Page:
At first it was sort of like we were just calm, surreal I guess.  I had such a good day, a great evening with friends, and was having a nice 3:00am with my son, it just didn’t seem possible and was hard for my mind to fathom the words I heard him say. I said, “what?!?”  I went to the garage door and immediately started to scream, “get the dogs!”  I ran upstairs to get my phone dialed 911, I screamed into the phone, “my house is on fire send someone now.”   While the phone was on my shoulder answering the operators questions, I picked up my laptop, and without really thinking, there was a rack of clothes at the end of my bed, I grabbed a huge hand full of the clothes on the hangers.  I ripped my blow dryer and curling iron from the wall and went in the bath room and got my tooth brush.  Mind you I just grabbed things that stood out I didn’t really know what I was doing somewhere in the back of my mind I just started thinking quickly what do I need that I can get in a matter of minutes.  I ran down the stairs threw everything in the car, went back in the house got Gypsy we just put her in the back yard while we were making popcorn.  Sophie is always on your heels, you don’t even have to call for her and my son had

already gotten Sampson, his guitar and banjo.  I went back in a third time, put 2 baskets of laundry I had a done a few days ago that I hadn’t put away on top of each other and reached the 3rd basket down to my son.  All this took about 5 to 7 minutes max and smoke was pouring through my room, I breathed in very little of the smoke and didn’t have a voice for at least 2 or 3 days.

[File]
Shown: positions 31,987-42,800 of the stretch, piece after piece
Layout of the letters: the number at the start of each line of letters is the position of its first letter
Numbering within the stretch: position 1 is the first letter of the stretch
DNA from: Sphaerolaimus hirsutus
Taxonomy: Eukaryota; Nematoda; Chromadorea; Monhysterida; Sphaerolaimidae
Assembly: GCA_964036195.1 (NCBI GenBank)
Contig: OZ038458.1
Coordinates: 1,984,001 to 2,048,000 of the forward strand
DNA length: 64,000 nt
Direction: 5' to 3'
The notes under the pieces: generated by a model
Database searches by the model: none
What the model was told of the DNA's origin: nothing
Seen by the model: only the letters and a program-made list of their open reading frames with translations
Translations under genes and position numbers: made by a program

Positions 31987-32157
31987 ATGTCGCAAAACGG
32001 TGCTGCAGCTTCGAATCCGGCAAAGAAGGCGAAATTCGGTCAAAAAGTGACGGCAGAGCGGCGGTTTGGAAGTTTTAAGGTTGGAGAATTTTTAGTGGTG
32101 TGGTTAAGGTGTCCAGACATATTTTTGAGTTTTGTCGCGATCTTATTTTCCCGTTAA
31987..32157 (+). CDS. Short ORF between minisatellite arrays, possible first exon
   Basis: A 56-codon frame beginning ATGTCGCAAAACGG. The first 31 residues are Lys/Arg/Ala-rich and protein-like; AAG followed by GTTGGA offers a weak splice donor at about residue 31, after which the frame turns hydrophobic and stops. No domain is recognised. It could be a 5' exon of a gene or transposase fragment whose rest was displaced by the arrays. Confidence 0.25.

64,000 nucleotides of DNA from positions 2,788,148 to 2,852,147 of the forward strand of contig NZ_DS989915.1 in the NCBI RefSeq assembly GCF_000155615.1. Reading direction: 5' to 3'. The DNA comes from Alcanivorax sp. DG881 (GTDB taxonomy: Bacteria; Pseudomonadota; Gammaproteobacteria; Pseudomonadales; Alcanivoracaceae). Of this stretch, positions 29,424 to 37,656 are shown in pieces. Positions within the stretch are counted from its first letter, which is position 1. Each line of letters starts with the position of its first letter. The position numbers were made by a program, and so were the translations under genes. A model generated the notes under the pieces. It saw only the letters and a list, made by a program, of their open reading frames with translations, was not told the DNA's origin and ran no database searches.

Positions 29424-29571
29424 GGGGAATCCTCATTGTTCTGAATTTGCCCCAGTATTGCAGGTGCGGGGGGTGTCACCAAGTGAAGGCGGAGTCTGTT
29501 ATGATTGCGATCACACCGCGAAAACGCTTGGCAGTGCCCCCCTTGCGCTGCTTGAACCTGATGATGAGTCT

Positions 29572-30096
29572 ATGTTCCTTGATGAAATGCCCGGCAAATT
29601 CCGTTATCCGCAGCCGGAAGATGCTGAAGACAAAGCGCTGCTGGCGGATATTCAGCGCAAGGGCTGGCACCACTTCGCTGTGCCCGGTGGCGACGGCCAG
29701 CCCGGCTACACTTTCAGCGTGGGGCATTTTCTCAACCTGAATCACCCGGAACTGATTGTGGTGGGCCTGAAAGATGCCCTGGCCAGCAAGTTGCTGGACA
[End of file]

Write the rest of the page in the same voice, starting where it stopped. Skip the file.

Hindsight being what it is, I realize now I should not have been worried about getting anything out at all but I was in a sort of panic, a daze, I guess it was shock.   I just couldn’t help but try and get some things. I had seen the fire on the outside of the house it wasn’t in the garage so I felt I had time.  It was amazing how quickly the fire became huge and completely devoured the garage and kitchen.

It seemed like the fire department was there in seconds, but realistically it was probably around 8 to 10 minutes.  Me, and my dogs, were in my car in the driveway blocked in by the fire trucks and ambulance.  I was wearing a strapless long orange and red dress that I changed into when I first got in from my evening out and no shoes.  All I could do was sit and watch the house burn.